If I had to link everything to a central ethos it would be this: the imperial experience transforms everything. It reorganizes relationships between people. It disrupts economies and geopolitics. It changes how history gets written. And, if you want to write or think about empire, you have to confront that fact.

I first encountered this body of thought through the work of Frantz Fanon, an French West Indian psychiatrist who wrote some of the foundational texts of postcolonialism. Up to that point in my life, I understood the concept of empire purely from a geopolitical perspective. Basically, I thought of an empire as a state that was special only because it happened to be large and often ruled over many different groups of people.

This understanding was not wrong, but it did miss critical parts of the picture described by Fanon. Fanon emphasized the degree to which the imperial experience changed the relationships between people (see Black Skin, White Masks, 1952) and how one's resistance to empire should be informed by the character of that relationship (see The Wretched of the Earth, 1961--if you haven't read it yet, read it).

But postcolonial thinking is not entirely centered upon those marginalized by empire. Imperialism cuts both ways. Here thinkers like Edward Said are essential. In Orientalism (1978) he describes what one scholar later summed up as the West's “love-hate” relationship with the East. That is, about the way many western scholars were simultaneously tantalized and disgusted by the East and attempted to use their academic skills to make it fit their own imagined version of itself. Orientalism offers us a framework for understanding that empire does more than subjugate the bodies and minds of those on the margins. It corrupts knowledge production and, in turn, doesn't allow people to see each other clearly.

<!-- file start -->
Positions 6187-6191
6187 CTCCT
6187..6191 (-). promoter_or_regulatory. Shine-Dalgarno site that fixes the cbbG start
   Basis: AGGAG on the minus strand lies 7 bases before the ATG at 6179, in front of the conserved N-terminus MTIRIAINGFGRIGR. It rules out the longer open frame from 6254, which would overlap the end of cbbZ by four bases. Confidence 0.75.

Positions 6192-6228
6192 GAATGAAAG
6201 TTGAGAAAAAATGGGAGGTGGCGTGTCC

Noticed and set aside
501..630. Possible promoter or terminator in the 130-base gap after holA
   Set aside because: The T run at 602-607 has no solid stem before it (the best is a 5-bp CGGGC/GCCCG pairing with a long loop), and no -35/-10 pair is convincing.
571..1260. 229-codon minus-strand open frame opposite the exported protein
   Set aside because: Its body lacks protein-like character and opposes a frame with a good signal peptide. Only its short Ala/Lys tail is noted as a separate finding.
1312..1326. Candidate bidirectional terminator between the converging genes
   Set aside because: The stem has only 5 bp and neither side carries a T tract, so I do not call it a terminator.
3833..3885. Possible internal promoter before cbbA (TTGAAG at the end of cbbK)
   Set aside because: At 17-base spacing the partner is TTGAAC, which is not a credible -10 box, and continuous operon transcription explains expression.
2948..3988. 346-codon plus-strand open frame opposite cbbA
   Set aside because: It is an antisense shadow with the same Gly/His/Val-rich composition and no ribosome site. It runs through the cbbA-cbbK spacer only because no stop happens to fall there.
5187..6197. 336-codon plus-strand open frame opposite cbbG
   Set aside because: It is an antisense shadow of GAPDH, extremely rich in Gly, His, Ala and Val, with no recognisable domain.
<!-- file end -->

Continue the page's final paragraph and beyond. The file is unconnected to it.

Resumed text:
This has all sorts of consequences. In Said's later career, he sharpened his focus and looked closely at the way the imperial experience tucked itself into the everyday. He paid particular attention to novels that that didn't seem like they had much to say at all about empire. In Culture and Imperialism (1993), he performs a famous reading of the Jane Austen novel Mansfield Park (1814) where he shines a light on the many instances where empire shapes Austen's work. Or, as Said puts it:


"According to Austen we are to conclude that no matter how isolated and insulated the English place (e.g., Mansfield Park), it requires overseas sustenance. Sir Thomas's property in the Caribbean would have had to be a sugar plantation maintained by slave labor (not abolished until the 1830s): these are not dead historical facts but, as Austen certainly knew, evident historical realities."